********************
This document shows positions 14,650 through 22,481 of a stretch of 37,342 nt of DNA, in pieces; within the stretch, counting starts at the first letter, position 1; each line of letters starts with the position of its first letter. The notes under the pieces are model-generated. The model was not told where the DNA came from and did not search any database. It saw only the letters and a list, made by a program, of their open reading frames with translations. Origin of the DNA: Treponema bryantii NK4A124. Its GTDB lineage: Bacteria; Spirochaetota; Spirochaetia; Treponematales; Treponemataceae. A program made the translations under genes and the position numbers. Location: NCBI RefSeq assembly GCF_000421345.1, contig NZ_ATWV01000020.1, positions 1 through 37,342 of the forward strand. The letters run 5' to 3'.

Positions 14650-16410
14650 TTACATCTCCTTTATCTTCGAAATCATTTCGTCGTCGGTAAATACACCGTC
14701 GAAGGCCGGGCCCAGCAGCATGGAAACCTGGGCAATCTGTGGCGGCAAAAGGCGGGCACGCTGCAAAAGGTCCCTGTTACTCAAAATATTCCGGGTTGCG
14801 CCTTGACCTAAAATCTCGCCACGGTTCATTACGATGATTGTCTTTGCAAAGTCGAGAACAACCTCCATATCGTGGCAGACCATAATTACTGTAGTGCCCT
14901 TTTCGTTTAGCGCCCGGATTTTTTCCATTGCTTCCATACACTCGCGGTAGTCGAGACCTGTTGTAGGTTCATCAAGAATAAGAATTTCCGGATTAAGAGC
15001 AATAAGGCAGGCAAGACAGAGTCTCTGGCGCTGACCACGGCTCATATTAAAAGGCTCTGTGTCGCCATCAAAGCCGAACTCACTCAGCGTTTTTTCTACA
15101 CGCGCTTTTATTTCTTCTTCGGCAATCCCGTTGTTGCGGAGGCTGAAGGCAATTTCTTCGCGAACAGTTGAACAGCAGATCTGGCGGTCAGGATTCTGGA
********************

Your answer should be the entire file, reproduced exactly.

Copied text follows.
This document shows positions 14,650 through 22,481 of a stretch of 37,342 nt of DNA, in pieces; within the stretch, counting starts at the first letter, position 1; each line of letters starts with the position of its first letter. The notes under the pieces are model-generated. The model was not told where the DNA came from and did not search any database. It saw only the letters and a list, made by a program, of their open reading frames with translations. Origin of the DNA: Treponema bryantii NK4A124. Its GTDB lineage: Bacteria; Spirochaetota; Spirochaetia; Treponematales; Treponemataceae. A program made the translations under genes and the position numbers. Location: NCBI RefSeq assembly GCF_000421345.1, contig NZ_ATWV01000020.1, positions 1 through 37,342 of the forward strand. The letters run 5' to 3'.

Positions 14650-16410
14650 TTACATCTCCTTTATCTTCGAAATCATTTCGTCGTCGGTAAATACACCGTC
14701 GAAGGCCGGGCCCAGCAGCATGGAAACCTGGGCAATCTGTGGCGGCAAAAGGCGGGCACGCTGCAAAAGGTCCCTGTTACTCAAAATATTCCGGGTTGCG
14801 CCTTGACCTAAAATCTCGCCACGGTTCATTACGATGATTGTCTTTGCAAAGTCGAGAACAACCTCCATATCGTGGCAGACCATAATTACTGTAGTGCCCT
14901 TTTCGTTTAGCGCCCGGATTTTTTCCATTGCTTCCATACACTCGCGGTAGTCGAGACCTGTTGTAGGTTCATCAAGAATAAGAATTTCCGGATTAAGAGC
15001 AATAAGGCAGGCAAGACAGAGTCTCTGGCGCTGACCACGGCTCATATTAAAAGGCTCTGTGTCGCCATCAAAGCCGAACTCACTCAGCGTTTTTTCTACA
15101 CGCGCTTTTATTTCTTCTTCGGCAATCCCGTTGTTGCGGAGGCTGAAGGCAATTTCTTCGCGAACAGTTGAACAGCAGATCTGGCGGTCAGGATTCTGGA